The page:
Twitter is still a major part of my social media marketing efforts. More traffic comes to my client's websites from Twitter than anywhere else. It's a great place to engage with others, start conversations, and have your content shared by your connections.
How can you expand your Twitter network so you have more connections to engage with and share your content?
- Mentions. Using the @ symbol to tag someone else and talk about what they are doing. When you share your connections' valuable and relevant content, they will reciprocate. Their followers see that you have valuable content and may follow you.
- Hashtags. Use hashtags to find profiles interested in the same topics you are interested in. This is particularly helpful if you're attending an online event where everyone is using the same hashtag to tweet about the event. As an example, each time the Nonfiction Writers Conference has an online conference, they use the hashtag #NFWC. Find other people using the same hashtag and connect with them.
- Lists. Create Twitter lists. Lists are great tools for finding content to share within a certain topic, and to find other people interested in the same topic. When I'm notified that I've been added to someone else's list, I then see who else is on that list and follow them as appropriate.
In the bad old days, some folks were trapped in a poverty-inducing cycle, farming land they could never own. Rich landowners allowed ("allowed" !) tenant farmers to work the land in exchange for a share of the crop. The rich landowner, simply because he owned the land, received a share of the crops as well.
The sharecropper could never make enough to buy the land. The system was designed to keep the rich rich and the poor poor.
Eleven times a week I hear questions about "the best blogging platform." And I read recommendations of, not only various free blogging tools, but even folks who consider their Facebook page or other social media presence to be their online marketing.
If you don't own the land, you're sharecropping, building someone else's empire.
Water wears away stone by constancy, not power, not volume.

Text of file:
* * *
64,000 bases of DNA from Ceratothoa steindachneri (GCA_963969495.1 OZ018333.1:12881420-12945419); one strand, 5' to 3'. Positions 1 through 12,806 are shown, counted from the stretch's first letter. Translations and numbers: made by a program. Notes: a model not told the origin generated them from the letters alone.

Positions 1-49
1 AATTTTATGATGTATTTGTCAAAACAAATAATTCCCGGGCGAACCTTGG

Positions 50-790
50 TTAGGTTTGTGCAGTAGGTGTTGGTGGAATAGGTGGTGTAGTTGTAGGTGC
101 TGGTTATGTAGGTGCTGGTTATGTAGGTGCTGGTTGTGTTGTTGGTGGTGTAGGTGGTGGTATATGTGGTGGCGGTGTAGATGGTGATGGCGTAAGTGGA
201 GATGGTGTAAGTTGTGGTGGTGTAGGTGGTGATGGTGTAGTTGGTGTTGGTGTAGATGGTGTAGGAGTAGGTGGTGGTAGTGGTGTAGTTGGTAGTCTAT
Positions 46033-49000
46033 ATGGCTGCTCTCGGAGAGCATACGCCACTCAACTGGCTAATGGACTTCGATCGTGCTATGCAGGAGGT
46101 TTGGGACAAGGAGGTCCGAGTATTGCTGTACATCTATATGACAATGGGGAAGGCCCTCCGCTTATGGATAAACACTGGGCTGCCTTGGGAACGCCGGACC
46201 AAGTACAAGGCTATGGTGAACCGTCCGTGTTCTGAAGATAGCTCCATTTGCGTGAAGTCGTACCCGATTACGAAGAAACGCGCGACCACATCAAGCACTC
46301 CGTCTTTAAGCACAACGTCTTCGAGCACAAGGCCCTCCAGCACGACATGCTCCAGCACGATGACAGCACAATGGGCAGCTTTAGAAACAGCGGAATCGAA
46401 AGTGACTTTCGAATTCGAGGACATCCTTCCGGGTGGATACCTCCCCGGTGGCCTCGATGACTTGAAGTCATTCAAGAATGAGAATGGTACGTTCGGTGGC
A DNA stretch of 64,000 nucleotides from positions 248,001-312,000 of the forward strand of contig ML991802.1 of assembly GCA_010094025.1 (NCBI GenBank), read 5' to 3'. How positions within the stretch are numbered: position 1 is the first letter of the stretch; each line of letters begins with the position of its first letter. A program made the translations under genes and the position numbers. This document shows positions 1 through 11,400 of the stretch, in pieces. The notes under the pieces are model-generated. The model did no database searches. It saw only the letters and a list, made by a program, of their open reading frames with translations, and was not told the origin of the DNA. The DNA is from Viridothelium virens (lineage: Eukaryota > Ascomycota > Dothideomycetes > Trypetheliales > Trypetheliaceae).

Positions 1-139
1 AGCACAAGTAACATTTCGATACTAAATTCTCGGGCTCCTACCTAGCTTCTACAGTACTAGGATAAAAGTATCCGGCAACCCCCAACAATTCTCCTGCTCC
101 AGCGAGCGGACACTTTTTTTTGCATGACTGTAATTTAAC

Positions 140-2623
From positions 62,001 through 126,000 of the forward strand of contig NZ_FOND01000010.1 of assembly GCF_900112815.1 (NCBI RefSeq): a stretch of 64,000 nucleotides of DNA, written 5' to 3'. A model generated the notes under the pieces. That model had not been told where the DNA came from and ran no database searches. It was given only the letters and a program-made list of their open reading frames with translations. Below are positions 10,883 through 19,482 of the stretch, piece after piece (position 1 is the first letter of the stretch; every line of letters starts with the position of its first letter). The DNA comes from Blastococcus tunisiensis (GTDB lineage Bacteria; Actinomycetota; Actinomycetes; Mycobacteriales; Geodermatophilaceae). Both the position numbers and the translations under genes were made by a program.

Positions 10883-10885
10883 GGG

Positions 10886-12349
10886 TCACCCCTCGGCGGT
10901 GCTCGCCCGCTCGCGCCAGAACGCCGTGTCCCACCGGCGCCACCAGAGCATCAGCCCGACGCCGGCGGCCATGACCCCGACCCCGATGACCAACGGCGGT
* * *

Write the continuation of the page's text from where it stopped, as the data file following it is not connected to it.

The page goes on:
Marketing with a long vision will serve you better than looking for short-term sales.
Every day, do one thing to market yourself as an author, or to learn more about successful marketing. Here are 20 ideas to get you started:
It's okay to share the same message across all your social platforms. You will want to customize them for each network though. Twitter is not Facebook. You can post a much longer message at Facebook than you can at Twitter since Twitter is limited to 140 characters (you can add an image to Twitter and not have it count toward that character limit). So don't think you can just post something at Facebook and then tweet it from there and get the best results.
Here's an example of a longer Facebook post.
Top 12 Tech Tools for Setting Up Your New Business
There are many online tech tools available for setting up a new business. As a small business owner myself for the past 10 years, I’ve come to rely on several that I recommend. The top 12 I recommend are:
1. Basecamp3 - This is a very simple, web-based, project management tool. You can store files and create task lists with due dates that can be assigned to different team members. You can share folders with clients or not. There is no limit to the number of projects you can create. They offer a free 30-day trial without a credit card needed. This is a tool I use every day and it’s well worth the $29 per month I spend to be able to manage a variety of different projects with my various team members and clients. Read on for the rest of the list: http://ow.ly/6BZy30cQBRy
and the same post as a tweet:
My recommended Top 12 Tech Tools for Setting Up Your New Business include Basecamp 3 and OneDrive. The rest are: http://ow.ly/6BZy30cQBRy